How To Pick the Right Addiction Treatment Program

If you’re starting your road to sobriety, you’re undoubtedly experiencing a lot of emotions right now—excitement, fear, and possibly even confusion. Beginning a life of recovery may seem intimidating at first, but a reputable treatment program will help you by providing the support you need from trained counselors.

Picking the right program is very helpful toward achieving sobriety. Here are the top things to look for when selecting the best treatment program and counselor for your needs.

Practical Considerations When Picking a Treatment Program

Logistics is one of the first major factors you’ll need to consider when picking a treatment center. Most people don’t have the luxury (or the money) to drop everything and enroll in an elaborate inpatient facility to work through their issues. Most of us have jobs, families, and financial realities to think about, which will undoubtedly impact the treatment options available.

The most important logistical considerations include:

  • Location: Is the treatment program near your residence or convenient to commute to for groups and sessions?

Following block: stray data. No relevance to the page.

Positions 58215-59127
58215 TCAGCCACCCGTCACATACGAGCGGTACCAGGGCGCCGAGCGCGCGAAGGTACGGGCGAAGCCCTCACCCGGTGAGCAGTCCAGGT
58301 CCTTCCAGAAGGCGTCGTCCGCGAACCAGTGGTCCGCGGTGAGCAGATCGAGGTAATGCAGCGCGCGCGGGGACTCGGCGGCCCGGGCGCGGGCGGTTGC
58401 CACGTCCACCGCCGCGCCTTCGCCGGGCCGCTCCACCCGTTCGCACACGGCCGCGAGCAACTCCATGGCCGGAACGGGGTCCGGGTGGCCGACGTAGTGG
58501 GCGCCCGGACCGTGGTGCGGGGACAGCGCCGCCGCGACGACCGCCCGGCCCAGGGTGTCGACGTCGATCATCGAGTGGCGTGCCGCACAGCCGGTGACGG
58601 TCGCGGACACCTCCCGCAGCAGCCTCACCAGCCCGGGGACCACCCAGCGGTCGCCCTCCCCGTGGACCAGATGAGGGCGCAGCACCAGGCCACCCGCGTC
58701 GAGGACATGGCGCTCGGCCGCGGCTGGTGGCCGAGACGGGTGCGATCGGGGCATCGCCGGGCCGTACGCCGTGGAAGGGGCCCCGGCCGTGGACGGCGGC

• Cost: Is the treatment program covered by your insurance or cost-effective enough to afford out-of-pocket?
  • In-person vs. Online: After the pandemic, more telehealth options became available for people to seek counseling and even group therapy. This option may work for some, but many find that they need in-person support.
  • Schedule: Do the groups available work with your work, school, or childcare considerations?

Finding a treatment program and a counselor that fits into your schedule, budget, and life will increase your chances of success at completing the program. It will be helpful if you brainstorm your desired treatment scheduling prior to contacting rehabilitation centers. Many treatment programs have flexible evening and even weekend programs to meet the needs of busy professionals, students, and parents.

Deciding On the Right Level of Treatment

Finding the right level of treatment can be greatly aided by a consultation with a substance abuse counselor. There are many factors to consider when thinking about the level of treatment you’ll want to attend. Often, in movies and television, an addiction treatment program appears to require a long stay at an inpatient facility where the individual lives and spends 100% of their time in groups and counseling sessions. However, in most cases, this is not how it works.

The majority of people don’t end up going to residential rehab, which is a “live-in” inpatient treatment program. First, as discussed in the previous section, most people can’t leave their families, jobs, and lives to attend inpatient treatment. This often means that a good portion of the folks who attend treatment will do so for just one or two hours a few times a week for group and individual sessions. These “outpatient” sessions are great because they allow you to learn and practice the skills immediately in the “real world” while dealing with triggers and cravings.